The book, narrated in the first person by both Tom and Hanna (mostly in alternating chapters, although towards the end there are some that follow the same character’s point of view, due to the logic of the story). Hannah’s narration in the present is interspersed with what appear to be diary entries addressed to Willow, (the theatre is called The Willow Tree). She is a strong girl, who loves her father, the theatre and the players, her friends, and who has a can-do attitude, despite her serious illness, or perhaps because of it. She knows how valuable each moment is, and lives it to the fullest (within her limitations). She is worried about her father and how much he has focused his life on her and decides that he must find a woman and live a fuller life. She loves comics, fairy-tales, is funny (having a sense of humour does help in such a situation, without a doubt), witty, and wise beyond her years, whilst being a credible teenager who worries about boys and can sometimes have questionable judgement. I challenge anybody not to fall in love with Hannah, her enthusiasm, and her zest for life.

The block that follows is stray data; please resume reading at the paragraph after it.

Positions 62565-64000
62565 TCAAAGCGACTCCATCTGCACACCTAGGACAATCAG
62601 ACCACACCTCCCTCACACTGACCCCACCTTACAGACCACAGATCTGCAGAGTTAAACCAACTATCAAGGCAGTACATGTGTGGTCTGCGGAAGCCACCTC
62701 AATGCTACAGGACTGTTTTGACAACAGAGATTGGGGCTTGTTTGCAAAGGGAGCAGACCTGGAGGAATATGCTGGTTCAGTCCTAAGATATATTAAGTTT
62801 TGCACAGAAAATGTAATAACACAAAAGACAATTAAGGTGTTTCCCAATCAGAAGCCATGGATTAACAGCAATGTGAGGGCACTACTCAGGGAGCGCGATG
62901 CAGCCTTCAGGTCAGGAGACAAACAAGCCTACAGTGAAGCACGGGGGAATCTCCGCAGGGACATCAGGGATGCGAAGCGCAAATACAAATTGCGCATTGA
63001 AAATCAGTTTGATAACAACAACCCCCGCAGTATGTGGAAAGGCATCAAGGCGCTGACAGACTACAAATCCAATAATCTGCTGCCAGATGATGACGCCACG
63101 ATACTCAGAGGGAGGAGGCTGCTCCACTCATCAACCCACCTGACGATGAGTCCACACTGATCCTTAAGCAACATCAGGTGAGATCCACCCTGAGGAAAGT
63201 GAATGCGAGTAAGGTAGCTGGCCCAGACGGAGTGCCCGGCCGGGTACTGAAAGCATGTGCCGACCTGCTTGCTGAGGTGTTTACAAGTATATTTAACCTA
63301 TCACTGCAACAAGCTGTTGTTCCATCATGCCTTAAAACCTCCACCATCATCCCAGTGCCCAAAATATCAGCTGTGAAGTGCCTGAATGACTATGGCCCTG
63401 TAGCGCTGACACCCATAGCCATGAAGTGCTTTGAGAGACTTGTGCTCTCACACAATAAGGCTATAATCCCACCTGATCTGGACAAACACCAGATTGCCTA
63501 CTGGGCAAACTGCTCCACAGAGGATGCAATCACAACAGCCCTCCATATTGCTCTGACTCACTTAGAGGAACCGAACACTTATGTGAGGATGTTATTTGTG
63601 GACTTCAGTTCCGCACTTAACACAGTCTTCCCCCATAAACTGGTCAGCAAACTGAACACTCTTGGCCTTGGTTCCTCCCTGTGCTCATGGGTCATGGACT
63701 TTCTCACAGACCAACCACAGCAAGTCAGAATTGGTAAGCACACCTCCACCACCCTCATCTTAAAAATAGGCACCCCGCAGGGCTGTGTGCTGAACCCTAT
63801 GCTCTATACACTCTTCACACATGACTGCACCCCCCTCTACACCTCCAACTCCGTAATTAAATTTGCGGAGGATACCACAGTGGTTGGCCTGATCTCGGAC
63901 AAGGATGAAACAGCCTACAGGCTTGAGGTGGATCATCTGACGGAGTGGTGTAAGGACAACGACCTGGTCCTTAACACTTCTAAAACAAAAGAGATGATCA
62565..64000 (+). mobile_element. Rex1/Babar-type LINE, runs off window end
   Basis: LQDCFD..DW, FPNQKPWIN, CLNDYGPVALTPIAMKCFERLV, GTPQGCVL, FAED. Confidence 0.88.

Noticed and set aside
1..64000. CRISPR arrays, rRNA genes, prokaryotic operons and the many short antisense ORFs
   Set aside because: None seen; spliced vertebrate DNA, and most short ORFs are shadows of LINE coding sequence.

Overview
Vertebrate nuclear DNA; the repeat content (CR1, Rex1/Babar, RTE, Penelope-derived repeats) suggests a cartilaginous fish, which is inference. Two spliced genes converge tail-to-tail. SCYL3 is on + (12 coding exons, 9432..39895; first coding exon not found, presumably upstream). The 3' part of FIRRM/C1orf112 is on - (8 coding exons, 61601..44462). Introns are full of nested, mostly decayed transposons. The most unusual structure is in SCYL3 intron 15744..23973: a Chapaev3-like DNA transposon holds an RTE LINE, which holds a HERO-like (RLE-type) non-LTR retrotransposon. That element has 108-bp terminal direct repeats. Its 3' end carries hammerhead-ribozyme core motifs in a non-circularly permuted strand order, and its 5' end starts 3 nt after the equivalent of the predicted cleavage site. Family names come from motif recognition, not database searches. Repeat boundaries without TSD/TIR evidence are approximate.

Tom is a father who tries his hardest in a very difficult situation, and who sometimes finds himself in above his head, unable to function or to decide, frozen by the enormity of the situation. He is one of the good guys, he’d do anything to help anybody, and some of his philosophical reflections are fairly accurate, although, like most of us, he’s better at reading others than at understanding himself. His date disasters provide some comic relief but he is somebody we’d all love to count as a friend. Or, indeed, a father.